(Echo; Heart Ultrasound; Ultrasound of the Heart)
by Editorial Staff and Contributors
An echocardiogram is an image test of the heart. It can show the size, shape, and motion of the heart. The test can also show how blood flows through the heart and blood vessels.
There are different types of echocardiograms such as:
Reasons for Test
An echocardiogram may be used to:
There are no major problems with this test. Types of echocardiogram, like stress, may have specific risk.
What to Expect
Prior to Test
Your doctor may review previous tests. It will help decide what type of test is best.
Description of Test
This is a process for a basic echocardiogram. A gel is put on your chest. A small, hand-held device is pressed and moved against your skin. You will not feel anything except the device on your skin. Images of the heart will appear on a screen in the room. The doctor may move the device around. It will help to get a better view of different areas. You may be asked to change positions, and slowly breathe in or out, or hold your breath.
The gel is wiped from your chest. If you are well, you can go home.
How Long Will It Take?
30 to 60 minutes
Will It Hurt?
Your doctor will talk to you about the results.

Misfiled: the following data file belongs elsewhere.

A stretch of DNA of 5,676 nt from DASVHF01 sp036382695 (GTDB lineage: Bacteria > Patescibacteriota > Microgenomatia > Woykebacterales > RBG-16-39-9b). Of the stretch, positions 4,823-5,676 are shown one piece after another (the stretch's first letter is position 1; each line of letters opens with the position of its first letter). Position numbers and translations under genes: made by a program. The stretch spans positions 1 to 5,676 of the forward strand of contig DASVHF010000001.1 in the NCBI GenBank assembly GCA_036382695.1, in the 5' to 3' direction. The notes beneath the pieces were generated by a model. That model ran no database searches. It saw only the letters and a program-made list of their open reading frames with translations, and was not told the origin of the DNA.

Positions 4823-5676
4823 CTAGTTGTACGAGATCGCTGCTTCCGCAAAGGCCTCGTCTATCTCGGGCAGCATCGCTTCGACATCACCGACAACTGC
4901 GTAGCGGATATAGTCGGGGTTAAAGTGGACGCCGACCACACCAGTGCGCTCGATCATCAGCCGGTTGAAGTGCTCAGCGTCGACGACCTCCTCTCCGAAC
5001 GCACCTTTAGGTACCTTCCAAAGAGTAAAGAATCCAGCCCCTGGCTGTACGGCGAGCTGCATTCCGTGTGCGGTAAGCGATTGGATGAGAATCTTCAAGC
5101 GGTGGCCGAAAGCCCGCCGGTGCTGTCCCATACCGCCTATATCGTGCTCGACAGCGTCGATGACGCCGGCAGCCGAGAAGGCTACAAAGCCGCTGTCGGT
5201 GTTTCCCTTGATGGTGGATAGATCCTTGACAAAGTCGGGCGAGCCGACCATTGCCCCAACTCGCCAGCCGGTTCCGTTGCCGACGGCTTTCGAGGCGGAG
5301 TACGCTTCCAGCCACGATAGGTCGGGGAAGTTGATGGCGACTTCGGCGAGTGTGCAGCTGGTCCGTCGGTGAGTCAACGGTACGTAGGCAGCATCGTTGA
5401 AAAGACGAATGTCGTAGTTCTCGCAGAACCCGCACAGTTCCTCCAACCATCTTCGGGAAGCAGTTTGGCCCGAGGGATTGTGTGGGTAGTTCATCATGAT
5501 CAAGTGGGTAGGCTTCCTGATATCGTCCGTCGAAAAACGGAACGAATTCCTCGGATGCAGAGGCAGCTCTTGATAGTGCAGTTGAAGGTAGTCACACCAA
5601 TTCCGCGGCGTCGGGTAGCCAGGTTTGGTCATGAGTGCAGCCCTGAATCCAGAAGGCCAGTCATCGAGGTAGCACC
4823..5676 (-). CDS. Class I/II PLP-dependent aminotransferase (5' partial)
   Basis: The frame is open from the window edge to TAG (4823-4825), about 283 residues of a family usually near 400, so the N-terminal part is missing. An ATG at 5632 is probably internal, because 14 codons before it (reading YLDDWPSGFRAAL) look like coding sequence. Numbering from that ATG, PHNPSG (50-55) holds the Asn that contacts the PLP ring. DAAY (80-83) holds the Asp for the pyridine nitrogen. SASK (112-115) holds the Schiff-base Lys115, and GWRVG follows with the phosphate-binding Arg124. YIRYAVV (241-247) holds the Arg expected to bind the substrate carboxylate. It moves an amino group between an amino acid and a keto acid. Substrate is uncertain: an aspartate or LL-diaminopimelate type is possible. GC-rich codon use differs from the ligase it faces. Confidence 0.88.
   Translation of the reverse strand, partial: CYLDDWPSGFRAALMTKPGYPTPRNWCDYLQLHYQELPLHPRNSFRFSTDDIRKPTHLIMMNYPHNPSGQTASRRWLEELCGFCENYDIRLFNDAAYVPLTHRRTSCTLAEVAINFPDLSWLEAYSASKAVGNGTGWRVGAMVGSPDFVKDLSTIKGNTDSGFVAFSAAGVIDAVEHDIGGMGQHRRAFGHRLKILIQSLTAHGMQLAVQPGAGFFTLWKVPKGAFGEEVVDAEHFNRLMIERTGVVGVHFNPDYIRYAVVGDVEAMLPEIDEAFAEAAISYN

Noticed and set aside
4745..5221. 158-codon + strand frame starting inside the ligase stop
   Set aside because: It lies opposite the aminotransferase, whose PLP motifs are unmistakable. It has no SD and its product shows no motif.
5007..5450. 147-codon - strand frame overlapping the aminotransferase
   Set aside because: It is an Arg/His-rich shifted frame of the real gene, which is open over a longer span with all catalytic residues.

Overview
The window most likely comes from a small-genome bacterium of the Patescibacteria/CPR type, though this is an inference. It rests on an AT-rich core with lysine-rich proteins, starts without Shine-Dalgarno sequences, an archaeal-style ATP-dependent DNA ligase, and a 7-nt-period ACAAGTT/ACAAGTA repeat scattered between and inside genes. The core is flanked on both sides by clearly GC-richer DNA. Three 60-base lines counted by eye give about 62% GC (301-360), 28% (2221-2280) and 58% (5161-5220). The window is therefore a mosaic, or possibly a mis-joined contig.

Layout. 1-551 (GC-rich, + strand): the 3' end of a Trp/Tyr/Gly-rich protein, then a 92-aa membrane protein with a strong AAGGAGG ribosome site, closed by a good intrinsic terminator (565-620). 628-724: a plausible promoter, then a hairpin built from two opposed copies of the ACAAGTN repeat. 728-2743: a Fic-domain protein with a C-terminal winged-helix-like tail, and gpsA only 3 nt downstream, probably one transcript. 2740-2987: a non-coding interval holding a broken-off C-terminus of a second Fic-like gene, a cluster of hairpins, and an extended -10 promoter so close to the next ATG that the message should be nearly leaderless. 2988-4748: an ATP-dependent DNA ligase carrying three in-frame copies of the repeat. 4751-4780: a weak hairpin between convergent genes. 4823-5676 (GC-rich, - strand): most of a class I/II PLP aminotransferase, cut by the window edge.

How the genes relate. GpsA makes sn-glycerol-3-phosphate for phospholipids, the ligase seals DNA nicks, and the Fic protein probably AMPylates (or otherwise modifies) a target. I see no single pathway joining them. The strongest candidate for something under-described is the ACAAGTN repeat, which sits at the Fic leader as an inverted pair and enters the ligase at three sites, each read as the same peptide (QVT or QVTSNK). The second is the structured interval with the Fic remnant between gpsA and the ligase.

Call Your Doctor
Call your doctor if you have worsening heart symptoms.
If you think you have an emergency, call for emergency medical services right away.
American Heart Association
American Society of Echocardiography
Heart and Stroke Foundation of Canada
Echocardiogram (echo). American Heart Association website. Available at: https://www.heart.org/en/health-topics/heart-attack/diagnosing-a-heart-attack/echocardiogram-echo. Accessed March 26, 2021.
Echocardiography. National Heart, Lung, and Blood Institute website. Available at: https://www.nhlbi.nih.gov/health-topics/echocardiography. Accessed March 26, 2021.
General ultrasound. Radiology Info—Radiologic Society of North America website. Available at: https://www.radiologyinfo.org/en/info.cfm?PG=genus. Accessed March 26, 2021.
Transthoracic echocardiography (TTE). EBSCO DynaMed Plus website. Available at:
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Accessed March 26, 2021.
Last reviewed March 2021 by EBSCO Medical Review Board Michael J. Fucci, DO, FACC
Last Updated: 3/26/2021
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